Monday, Nov 12, 2018 at 00:28
The definition of fuel combustion in an internal combustion engine is a controlled, but very rapid burn.

A normal fuel burn can be defined as an explosion - but a better definition of an explosion is one where the speed of the reaction is virtually instantaneous, resulting in serious damage or great destruction.

Detonating cord explodes at a speed not less than 6400 M/sec. Black powder can either burn very rapidly or explode - but when it explodes, it explodes at a speed much less than the explosive in detcord.

Deflagration is the rate at which a flame front moves through a solid mass of propellant.
Deflagration is literally a burning due to a transfer of heat in the material, which separates it from detonation, which is a chemical decomposition caused by the passage of a pressure wave through an explosive.

In an internal combustion engine, the flame front is ignited by the spark plug long before the piston reaches TDC (between 10 and 40 degrees on average).
The flame front then proceeds rapidly through the fuel-air mixture, at an even and controlled burn rate.

However, if the conditions are right, the fuel-air mixture can detonate - effectively, a very rapid and destructive explosion.
Detonation in an engines combustion chamber occurs beyond, and outside the flame front generated by the spark plug.

Detonation in a combustion chamber is initiated by a combination of heat and pressure on the fuel-air mixture, beyond the smoothly-burning flame front, and is characterised by an extremely rapid explosion of the fuel-air mixture, resulting in a major shockwave, generating pressures well beyond the normal but rapid pressure rise, that is caused by the fuel-air mixture burning at the flame front.

The resultant extremely high pressures caused by detonation, is what causes engine knocking, and this very often results in engine damage.

Cheers, Ron.
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Follow Up By: splits - Monday, Nov 12, 2018 at 21:42

Monday, Nov 12, 2018 at 21:42
Thanks Ron. There is a difference between detonation and an explosion but to the general public and the media, anything that goes bang is an explosion.

My old dictionary mentions the words " shock wave" in its description of detonation. It does not include it in its description of an explosion but it does included the burning of fuel in a car engine.

The old WW2 60 lb rocket was propelled by cordite and so was a .303 rifle bullet. It burnt progressively in both and pushed the bullet along the barrel and the rocket through the air.

The head of the rocket contained about 18 lbs of TNT according to my Air Force instructors. When it hit the target, the primer detonated and sent a shock wave through the TNT which detonated instantly hitting anything within reach with an instant shattering force. There was nothing progressive about it.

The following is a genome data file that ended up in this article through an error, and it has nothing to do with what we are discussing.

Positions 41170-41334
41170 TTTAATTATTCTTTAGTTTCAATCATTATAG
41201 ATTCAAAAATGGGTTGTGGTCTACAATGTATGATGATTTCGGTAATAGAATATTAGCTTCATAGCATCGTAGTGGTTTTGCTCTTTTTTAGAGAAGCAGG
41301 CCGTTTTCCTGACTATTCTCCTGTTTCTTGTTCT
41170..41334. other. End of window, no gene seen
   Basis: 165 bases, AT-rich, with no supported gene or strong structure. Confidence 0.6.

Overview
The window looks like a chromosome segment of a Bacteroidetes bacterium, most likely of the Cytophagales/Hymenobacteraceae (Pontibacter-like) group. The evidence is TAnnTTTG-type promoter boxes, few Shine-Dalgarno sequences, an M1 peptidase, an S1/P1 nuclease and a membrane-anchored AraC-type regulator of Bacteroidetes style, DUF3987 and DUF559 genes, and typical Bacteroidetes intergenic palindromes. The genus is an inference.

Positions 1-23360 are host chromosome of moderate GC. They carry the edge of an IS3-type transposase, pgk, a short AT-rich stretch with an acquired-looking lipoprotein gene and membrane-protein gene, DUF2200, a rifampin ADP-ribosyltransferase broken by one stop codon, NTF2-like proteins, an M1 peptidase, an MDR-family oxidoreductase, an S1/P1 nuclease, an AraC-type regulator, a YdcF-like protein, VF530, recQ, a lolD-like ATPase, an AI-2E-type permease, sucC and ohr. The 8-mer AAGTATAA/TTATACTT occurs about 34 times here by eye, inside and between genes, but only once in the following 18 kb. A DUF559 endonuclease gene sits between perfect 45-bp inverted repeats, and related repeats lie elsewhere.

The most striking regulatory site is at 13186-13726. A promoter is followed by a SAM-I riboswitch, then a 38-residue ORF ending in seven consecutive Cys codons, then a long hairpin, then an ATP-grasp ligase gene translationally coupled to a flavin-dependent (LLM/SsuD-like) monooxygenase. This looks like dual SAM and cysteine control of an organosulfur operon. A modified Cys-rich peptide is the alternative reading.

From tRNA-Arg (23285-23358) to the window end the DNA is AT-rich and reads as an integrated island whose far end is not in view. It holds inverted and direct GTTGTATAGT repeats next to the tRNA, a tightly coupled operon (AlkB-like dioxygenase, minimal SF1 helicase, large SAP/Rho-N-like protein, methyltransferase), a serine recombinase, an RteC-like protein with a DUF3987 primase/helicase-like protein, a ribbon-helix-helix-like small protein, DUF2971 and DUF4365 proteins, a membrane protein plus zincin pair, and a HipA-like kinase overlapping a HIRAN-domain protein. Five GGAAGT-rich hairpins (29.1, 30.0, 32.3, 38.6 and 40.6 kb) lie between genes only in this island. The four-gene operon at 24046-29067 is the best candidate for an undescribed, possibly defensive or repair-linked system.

I have used detonating cord but not in the RAAF. It certainly has some power in it. Wrap it a few times around a heavy steel pipe and if it does not cut it in half instantly, it will leave it looking like an hour glass.

Have you seen this video? Texas City I think this would qualify as a detonation.
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Reply By: Member Kerry W (WA) - Wednesday, Nov 07, 2018 at 13:58

Wednesday, Nov 07, 2018 at 13:58
Hi Muz,
Dont know from your post how old your darlings Maxima is, but they are reputed to have one of the best engines ever made - worth looking after.
We have 2 Maximas an early one with 350,000ks and a near newish one with 45,000ks - the last thing I personally would put in them is E10. They do recommend Premium. Occasionally the older one gets 91 by mistake and it seems OK. The newer one just goes too well to even think about putting lower quality fuel in.

The main reason I own 2 Maximas - (apart from the build and comfort quality) is that I am a reluctant car seller - I find a good vehicle and I keep it till it dies. The older Maxima just wont die and still feels like a gutsy limo - 21 years so far...(touches head muttering "touch wood").
So as you mentioned, the "long term" I thought I'd add my two bobs worth.

Maximas from what I have experienced and learnt are one of the few really low maintenence and reliable vehicles on the road - the J32s rarely give trouble - was going to buy a high k J32 Maxima a few years ago so I asked a few Nissan service centres what went wrong with them after a few years - all said - nothing - we only see them for regular services. Ended up with a near new one and am expecting 10 trouble free years at least from it. So my point is - personally I wouldnt risk it - fuel and oils are cheap compared to repairs and replacement.
Kerry W (WA)